The selection process during tryouts is not an exact science. I've been on both sides of this process many times. I want to give those of you who have never coached some insight on the process. This will be based on my experience as a coach in high level travel softball clubs (aka A, Gold or PGF), not B teams or local community based programs whose goal is to prepare players for their varsity teams. I'm talking about teams full of girls with a love for the game, exceptional talent, strong work ethic and desire to one day play college softball.
***NOTE*** This post was written in 2014, but is full of useful information.
An outsider looking in might compare two players and question our selection, "I don't understand how that girl made it when this girl is a much better hitter."
The rosters for each of our teams in the club are complete. Our tryouts were a success from an organizational standpoint. We had a big turnout with enough talent (and coaches) to add second teams in the 14u and 16u age groups. The selection process was very difficult and time consuming. But, we made our decisions, extended offers, received commitments and after a short break will be ready to start practicing for the fall tournament season.
The main goal we have is to put the most competitive team we can on the field. We prepare and challenge them to be the best they can be. We play the best competition possible, so they can gain game experience at the highest level. We play in college exposure tournaments, guide them in the recruiting process and hopefully help them earn their way onto a college softball team. We do not guarantee players a certain position or playing time. Those are open to competition and based on performance during games and the needs of the team.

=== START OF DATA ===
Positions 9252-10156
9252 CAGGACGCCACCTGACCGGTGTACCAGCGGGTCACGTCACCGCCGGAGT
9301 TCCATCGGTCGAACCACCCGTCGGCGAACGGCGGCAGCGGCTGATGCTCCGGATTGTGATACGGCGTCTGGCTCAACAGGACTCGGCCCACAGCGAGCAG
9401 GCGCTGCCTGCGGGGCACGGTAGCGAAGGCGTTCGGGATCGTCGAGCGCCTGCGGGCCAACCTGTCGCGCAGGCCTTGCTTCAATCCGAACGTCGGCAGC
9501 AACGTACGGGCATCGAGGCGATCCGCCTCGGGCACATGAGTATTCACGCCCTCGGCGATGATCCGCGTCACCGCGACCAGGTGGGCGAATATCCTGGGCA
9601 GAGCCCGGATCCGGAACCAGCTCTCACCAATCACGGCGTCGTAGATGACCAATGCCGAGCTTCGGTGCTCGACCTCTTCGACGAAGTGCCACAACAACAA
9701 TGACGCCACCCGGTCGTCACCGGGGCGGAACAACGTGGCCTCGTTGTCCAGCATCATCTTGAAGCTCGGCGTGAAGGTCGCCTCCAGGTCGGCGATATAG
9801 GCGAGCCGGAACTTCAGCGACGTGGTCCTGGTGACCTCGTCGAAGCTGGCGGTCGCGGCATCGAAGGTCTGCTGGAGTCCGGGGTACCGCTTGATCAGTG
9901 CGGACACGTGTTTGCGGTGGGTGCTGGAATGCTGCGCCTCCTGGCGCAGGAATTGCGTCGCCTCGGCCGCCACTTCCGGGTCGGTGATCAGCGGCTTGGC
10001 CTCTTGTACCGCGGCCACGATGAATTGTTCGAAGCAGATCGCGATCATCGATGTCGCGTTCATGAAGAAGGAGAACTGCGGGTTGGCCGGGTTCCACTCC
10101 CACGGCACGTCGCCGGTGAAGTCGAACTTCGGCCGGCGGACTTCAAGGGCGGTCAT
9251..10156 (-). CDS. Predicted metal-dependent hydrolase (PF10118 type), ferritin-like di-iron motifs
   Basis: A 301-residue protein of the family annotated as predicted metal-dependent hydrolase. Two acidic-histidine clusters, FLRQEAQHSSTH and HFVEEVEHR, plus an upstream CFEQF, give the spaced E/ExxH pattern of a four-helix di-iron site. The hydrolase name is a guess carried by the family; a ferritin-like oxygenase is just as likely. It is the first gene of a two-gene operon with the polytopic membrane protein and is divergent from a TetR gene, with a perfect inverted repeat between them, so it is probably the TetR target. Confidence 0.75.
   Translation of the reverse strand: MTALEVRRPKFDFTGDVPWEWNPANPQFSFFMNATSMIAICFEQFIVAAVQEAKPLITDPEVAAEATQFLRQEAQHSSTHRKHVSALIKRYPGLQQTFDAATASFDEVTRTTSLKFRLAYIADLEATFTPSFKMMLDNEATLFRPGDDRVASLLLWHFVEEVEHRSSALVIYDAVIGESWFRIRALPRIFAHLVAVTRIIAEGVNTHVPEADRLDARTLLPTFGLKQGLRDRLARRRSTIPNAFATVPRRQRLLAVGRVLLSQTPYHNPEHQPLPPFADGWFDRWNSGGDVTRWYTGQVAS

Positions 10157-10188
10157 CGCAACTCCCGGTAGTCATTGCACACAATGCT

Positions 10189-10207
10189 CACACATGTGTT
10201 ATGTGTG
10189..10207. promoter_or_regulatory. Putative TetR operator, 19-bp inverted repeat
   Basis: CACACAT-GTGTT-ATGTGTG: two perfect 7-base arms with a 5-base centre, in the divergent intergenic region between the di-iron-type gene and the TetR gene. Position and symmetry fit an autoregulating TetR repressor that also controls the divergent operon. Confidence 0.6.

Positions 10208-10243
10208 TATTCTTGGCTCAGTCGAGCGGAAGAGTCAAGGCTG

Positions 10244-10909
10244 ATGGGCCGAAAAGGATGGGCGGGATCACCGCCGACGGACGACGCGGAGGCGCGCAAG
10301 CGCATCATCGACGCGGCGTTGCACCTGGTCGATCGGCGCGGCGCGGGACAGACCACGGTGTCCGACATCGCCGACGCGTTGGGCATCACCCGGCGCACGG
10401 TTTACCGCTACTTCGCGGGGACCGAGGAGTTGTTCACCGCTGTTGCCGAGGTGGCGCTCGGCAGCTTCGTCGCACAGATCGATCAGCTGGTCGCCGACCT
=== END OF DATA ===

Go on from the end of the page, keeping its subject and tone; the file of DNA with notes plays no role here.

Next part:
Our philosophy for a second team is to keep players in the club that we believe have a shot at making the first team the following season, whether in the same or older age group. We never guarantee second team players that they'll ever make the first team, since that could contradict our main goal. Some clubs refer to their second teams as developmental, but we believe all of our teams are in development. It's just each year you expose the players to more advanced skills and concepts. Our second team will also play the best competition. Playing down (aka B schedule) will not prepare them adequately.
The expression we use concerning the fall season is, "Let's see what we've got."
Previous Fall Tryouts
We select our team(s) every fall. There are usually a few players we are absolutely sure about. We build our team around those players. The first couple of additions might be relatively easy, but the final couple is far from it. We have to look at what holes we have and attempt to fill them. We may need a catcher more so than a power hitter or a third pitcher more than a speedy outfielder. For each player we look at athleticism, softball skills like fielding ground balls or fly balls, arm strength and hitting, positions they play including secondary positions, general softball knowledge, attitude and hustle.